GPU: 570 is an excellent card! I bought a stock 570 card Friday and cannot wait for it to arrive, and the OC version is even better. However, if I was not tied to nVidia (need CUDA for Adobe Premere) I would have gotten the AMD equivalent as they are more power friendly. Also, for gaming the 560ti is soon going to have a refresh which will make it similar in performance to the 570, but at a lower price point. (again, I am tied to the 570 for adobe support otherwise I would have waited, or gone AMD)
PSU: While 850W is not exactly overkill for 2 570's, you would do just fine with a 750W for this type of build. Still, the 850W will give plenty of space for tons of HDDs/SSDs, add on cards, etc. But a 750W would be cheaper, and still give room for a decent OC, 2 570s, 2-3HDDs, and a mess of Ram.
OS: I am kicking myself for buying home premium. I am getting ready to do a home server, and the networking options in 7 Pro or Ultimate would be nice (cannot do a domain on 7home). But home premium is fine if you are not doing much networking. Be sure to go with 64bit. Many have purchased 32bit on accident lol.
ODD: It may just be me, but I find that optical drives wear out quick when you use them on a regular basis. I do the occasional video project, and have a DVD duplicator, and drives simply die no matter the brand, and no matter the expense. I have had better luck with dirt cheap Lite-On drives than I have had with anything else. Not saying you will have the same problem, and perhaps with occasional use this is not such a problem, but $180 seems like a lot of money for the 'privilege' of burning on overpriced BD media.
Wireless: Not familiar with that brand, but wireless N seems much less picky than wireless G was as far as quality is concerned. Just keep your cables bundled away from the antennas if you are having any signal issues.
All-in-all not a bad first build! Looks like you did your homework! The only real mistake is the HDD, everything else is just food for thought.
Didn't change much but this is what the build looks like now:
Intel Core i5 2500k Asus P8Z68-V PRO ASRock Z68 EXTREME4 Gen3
G.Skill 1.25v 8GB SNIPER DDR3/1600MHz
Corsair Carbide 500r White
CoolerMaster Hyper 212 EVO Universal CPU Cooler
Western Digital WD2002FAEX 2TB Caviar Black 64M 3.5" 7200RPM SATA3 Dual ProcessorEN
MSI GTX 570 Twin Frozr II OC
Sony DVD Dual Layer Burner Black SATA 24x writer
TP-Link TL-WN951N Wireless N PCI Adapter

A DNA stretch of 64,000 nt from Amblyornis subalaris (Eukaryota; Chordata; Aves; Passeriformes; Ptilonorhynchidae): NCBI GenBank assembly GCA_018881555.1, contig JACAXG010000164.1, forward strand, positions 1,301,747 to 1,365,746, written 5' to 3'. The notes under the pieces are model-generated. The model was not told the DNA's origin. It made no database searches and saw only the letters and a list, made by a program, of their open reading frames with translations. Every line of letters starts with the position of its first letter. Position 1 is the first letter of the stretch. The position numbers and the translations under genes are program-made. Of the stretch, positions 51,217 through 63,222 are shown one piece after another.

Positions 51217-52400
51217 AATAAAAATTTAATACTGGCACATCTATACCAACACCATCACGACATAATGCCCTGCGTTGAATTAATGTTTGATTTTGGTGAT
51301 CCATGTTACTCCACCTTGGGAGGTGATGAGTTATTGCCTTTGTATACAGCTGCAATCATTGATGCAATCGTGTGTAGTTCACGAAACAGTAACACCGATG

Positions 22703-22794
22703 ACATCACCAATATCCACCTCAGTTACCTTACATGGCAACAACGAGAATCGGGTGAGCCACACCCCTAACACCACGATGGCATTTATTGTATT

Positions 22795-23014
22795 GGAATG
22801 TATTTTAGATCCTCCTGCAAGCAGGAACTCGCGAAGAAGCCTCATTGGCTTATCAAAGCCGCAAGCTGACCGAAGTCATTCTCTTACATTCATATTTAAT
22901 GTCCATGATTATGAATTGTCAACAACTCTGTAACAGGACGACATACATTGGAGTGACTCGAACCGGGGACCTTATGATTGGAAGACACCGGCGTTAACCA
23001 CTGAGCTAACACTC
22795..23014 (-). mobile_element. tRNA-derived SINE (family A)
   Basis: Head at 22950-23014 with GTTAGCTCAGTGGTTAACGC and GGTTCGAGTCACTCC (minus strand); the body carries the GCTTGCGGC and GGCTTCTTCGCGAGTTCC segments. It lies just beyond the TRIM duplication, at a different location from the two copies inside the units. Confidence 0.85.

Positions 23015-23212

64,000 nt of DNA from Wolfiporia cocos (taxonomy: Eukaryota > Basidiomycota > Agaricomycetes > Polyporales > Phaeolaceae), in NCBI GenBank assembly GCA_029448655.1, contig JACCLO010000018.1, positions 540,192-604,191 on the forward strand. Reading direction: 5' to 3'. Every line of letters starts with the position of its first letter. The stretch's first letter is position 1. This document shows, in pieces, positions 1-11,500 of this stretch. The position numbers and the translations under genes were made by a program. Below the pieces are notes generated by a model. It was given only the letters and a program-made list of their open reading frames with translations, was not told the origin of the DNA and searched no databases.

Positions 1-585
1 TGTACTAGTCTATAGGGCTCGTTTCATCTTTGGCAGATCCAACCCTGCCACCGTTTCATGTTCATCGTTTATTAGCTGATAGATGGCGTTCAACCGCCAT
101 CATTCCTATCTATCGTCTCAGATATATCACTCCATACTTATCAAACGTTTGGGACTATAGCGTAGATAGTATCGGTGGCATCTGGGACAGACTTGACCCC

Windows 7 Home Premium 64 bit
Silverstone 850 Watt PSU 80 + silver certification
Just going to OC the i5 to probably 4.5 GHz and i think that should set me up for a while
EDIT: I actually just realised with the money i saved with some of these components i can get an SSD XD
Currently the ssd's that will fit my budget are the:
Intel 310 series 40gb
OCZ agility 3 SATA III 60GB
Kingston SSDnow v100 64GB
Stretching my budget but still doable is - Crucial 64GB m4 2.5-inch SATA 6GB/s
SO which one would you guys recommend and do you think I should run them with the SRT tech or just standalone drives.
Whilst a SSD is very nice to have in terms of quicker load times and more responsive desktop use, two GTX 560tis in SLI would offer a lot more FPS performance than a GTX 570. Really, two GTX 560TIs in SLI are a sensational pair, although it's harder to set up than a single card setup and there are still a few microstutering issues in some games.
Still, if it were up to me I would go for the SLI GTX 560TIs.
Thanks for Best Answer! woot!
I would avoid the Kingston, but the other 2 have pluses and minuses.
I bought the OCZ Solid3 60GB for my wife's computer last month and it is quite fast, and plenty of room for windows (20GB) and a few programs (23GB). With your mobo though you can SSD cash, so size is not so much an issue, it is just a matter of how much cash you have available, and the more the better.
Intel on the other hand has the advantage of being rock solid. Just a quick look at newegg shows that the intel drives have fewer failures than OCZ, so it may be the better option in the long run.
Also, I got my parts yesterday and put everything together last night I have been busy with the baby and work all day, but what little I have been able to do I have been very happy with so far. Cant wait to get into a game, or a good editing project!